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Requesting help about a lionel Type C transformer

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Requesting help about a lionel Type C transformer
Posted by Toy Trains FTW on Wednesday, November 16, 2016 5:54 PM

hi everyone! I recently bought a lionel type C prewar transformer in a lot but i cant find anything about it in the 2016 Greenberg's guide to lionel trains. I know they dont include everything but in the section they seem to list AA BB as in Type A transformer and a type A motor, same for "B" and so one, but for type "C" it only lists the motor, could this mean the transformer is rare? Thanks for any info!

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Posted by Penny Trains on Wednesday, November 16, 2016 6:51 PM

Um, well...you bought a great collectable.  But you probably can't use it.  Sad

According to the "Standard Catalog of Lionel Trains: 1900-1942" by David Doyle, 2005 printing: "C TRANSFORMER  This 75-watt Multivolt transformer was designed to operate on 25- to 40-cyle current and was sold from 1922 through 1931.  It had stepped voltage output."  Standard 21st century house current is 60 cycles which is higher than the Type C's rating.  Sorry to be the bearer of bad news but it's going to have to be a "shelf queen" unless you have 25 to 40 cycle current to operate it with.  Sad

Here's a list of prewar transformers to help you avoid making another bad purchase:

  1. Type A (1) 1921-31: 40w 60cycle
  2. Type A (2) 1931-37: 60w 60c
  3. Type B (1) 1916-17: 50w 60c
  4. Type B (2) 1917-21: 75w 60c
  5. Type B (3) 1921-31: 50w 60c
  6. Type B (4) 1932-38: 75w 60c
  7. Type C      1922-31: 75w 25-40c
  8. Type F       1931-37: 40w 25-40c
  9. Type H      1938-39: 75w 25-40c
  10. Type K (1) 1913-17: 150w 60c 29v
  11. Type K (2) 1917-21: 200w 60c 29v
  12. Type K (3) 1921-38: 150w 60c 29v Brass identification plates
  13. Type K (4) late:       150w 60c 29v Nickel identification plates
  14. Type L (1) 1913-16: 75w 60c
  15. Type L (2) 1933-38: 50w 60c
  16. Type N     1941-42: 50w 60c
  17. Type Q (1) 1914-15: 50w 60c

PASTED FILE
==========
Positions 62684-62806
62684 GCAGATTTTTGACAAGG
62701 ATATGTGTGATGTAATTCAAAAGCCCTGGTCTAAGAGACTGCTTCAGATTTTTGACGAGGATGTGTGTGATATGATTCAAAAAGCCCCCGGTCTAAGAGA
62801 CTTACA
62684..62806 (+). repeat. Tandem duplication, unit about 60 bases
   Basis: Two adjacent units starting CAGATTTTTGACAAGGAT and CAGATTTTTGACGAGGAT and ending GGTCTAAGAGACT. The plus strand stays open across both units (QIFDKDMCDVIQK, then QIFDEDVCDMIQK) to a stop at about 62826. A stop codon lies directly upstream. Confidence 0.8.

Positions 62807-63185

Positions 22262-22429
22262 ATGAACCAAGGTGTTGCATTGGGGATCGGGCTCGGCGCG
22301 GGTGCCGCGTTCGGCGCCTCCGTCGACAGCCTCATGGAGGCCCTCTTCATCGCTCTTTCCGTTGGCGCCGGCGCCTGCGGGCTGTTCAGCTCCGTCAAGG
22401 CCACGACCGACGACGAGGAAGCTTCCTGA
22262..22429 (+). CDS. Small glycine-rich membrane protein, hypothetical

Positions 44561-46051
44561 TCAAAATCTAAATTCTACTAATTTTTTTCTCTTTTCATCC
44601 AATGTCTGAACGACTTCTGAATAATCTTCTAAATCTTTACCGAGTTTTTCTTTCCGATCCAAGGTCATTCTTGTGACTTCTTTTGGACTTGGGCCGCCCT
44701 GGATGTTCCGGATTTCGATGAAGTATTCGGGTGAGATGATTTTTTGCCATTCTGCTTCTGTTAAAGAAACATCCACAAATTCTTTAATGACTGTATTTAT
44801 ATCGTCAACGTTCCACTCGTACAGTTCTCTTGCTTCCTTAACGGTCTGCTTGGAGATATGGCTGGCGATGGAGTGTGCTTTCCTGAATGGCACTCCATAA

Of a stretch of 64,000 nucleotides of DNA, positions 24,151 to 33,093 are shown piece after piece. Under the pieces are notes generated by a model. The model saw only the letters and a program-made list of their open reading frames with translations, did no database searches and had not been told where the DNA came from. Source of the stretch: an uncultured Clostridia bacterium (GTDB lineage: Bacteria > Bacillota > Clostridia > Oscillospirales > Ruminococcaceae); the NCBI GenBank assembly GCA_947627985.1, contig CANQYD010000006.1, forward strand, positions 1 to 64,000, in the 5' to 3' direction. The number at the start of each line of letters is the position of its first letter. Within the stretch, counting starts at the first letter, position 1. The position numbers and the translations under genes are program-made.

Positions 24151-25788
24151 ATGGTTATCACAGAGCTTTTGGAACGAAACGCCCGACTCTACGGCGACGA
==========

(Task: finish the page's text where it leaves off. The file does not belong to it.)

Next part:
18. Type Q (2) 1938-42, 46: 75w 60c
  19. Type R      1939-42: 100w 60c
  20. Type S (1) 1914-17: 50w 60c
  21. Type S (2) 1938-42, 47: 80w 60c
  22. Type T (1) 1914-17: 75w 60c 29v
  23. Type T (2) 1917-21: 150w 60c 29v
  24. Type T (3) 1921-22: 110w 60c 29v Brass plates
  25. Type T (4) 1922:     100w 60c 29v Brass plates
  26. Type T (5) 1922:     100w 60c 29v Nickel plates
  27. Type U      1932-33: 50w 60c ALLADIN also Ives type Y
  28. Type V 1938-42, 1946-47: 150w 60c no fixed voltage taps
  29. Type W     1933-42: 75w 60c
  30. Type WX    1933-42: 75w 25c
  31. Type Z 1938-42, 1946-47: 250w 60c no fixed voltage taps

For standard gauge the best choices are the T, K, V and Z because of their higher output voltage which is helpful when running "less than great condition" vintage equipment.  However notice that types V and Z have no fixed voltage taps, so while they have a lot of power to run the trains, you'll most likely need a secondary unit to run accessories.

Hope this helps!  It's a bummer, I know.  But we've all been there!  Wink

Becky

Trains, trains, wonderful trains.  The more you get, the more you toot!  Big Smile

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Posted by Toy Trains FTW on Wednesday, November 16, 2016 7:21 PM

Penny Trains

Um, well...you bought a great collectable.  But you probably can't use it.  Sad

According to the "Standard Catalog of Lionel Trains: 1900-1942" by David Doyle, 2005 printing: "C TRANSFORMER  This 75-watt Multivolt transformer was designed to operate on 25- to 40-cyle current and was sold from 1922 through 1931.  It had stepped voltage output."  Standard 21st century house current is 60 cycles which is higher than the Type C's rating.  Sorry to be the bearer of bad news but it's going to have to be a "shelf queen" unless you have 25 to 40 cycle current to operate it with.  Sad